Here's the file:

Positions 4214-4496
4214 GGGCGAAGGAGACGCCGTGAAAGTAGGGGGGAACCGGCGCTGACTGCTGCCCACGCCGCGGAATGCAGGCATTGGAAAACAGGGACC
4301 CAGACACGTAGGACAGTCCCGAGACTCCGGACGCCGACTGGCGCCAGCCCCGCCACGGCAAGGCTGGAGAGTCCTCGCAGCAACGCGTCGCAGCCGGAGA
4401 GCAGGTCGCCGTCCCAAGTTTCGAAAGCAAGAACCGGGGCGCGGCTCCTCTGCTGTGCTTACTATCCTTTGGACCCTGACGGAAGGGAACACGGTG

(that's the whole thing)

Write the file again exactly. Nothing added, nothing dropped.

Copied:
Positions 4214-4496
4214 GGGCGAAGGAGACGCCGTGAAAGTAGGGGGGAACCGGCGCTGACTGCTGCCCACGCCGCGGAATGCAGGCATTGGAAAACAGGGACC
4301 CAGACACGTAGGACAGTCCCGAGACTCCGGACGCCGACTGGCGCCAGCCCCGCCACGGCAAGGCTGGAGAGTCCTCGCAGCAACGCGTCGCAGCCGGAGA
4401 GCAGGTCGCCGTCCCAAGTTTCGAAAGCAAGAACCGGGGCGCGGCTCCTCTGCTGTGCTTACTATCCTTTGGACCCTGACGGAAGGGAACACGGTG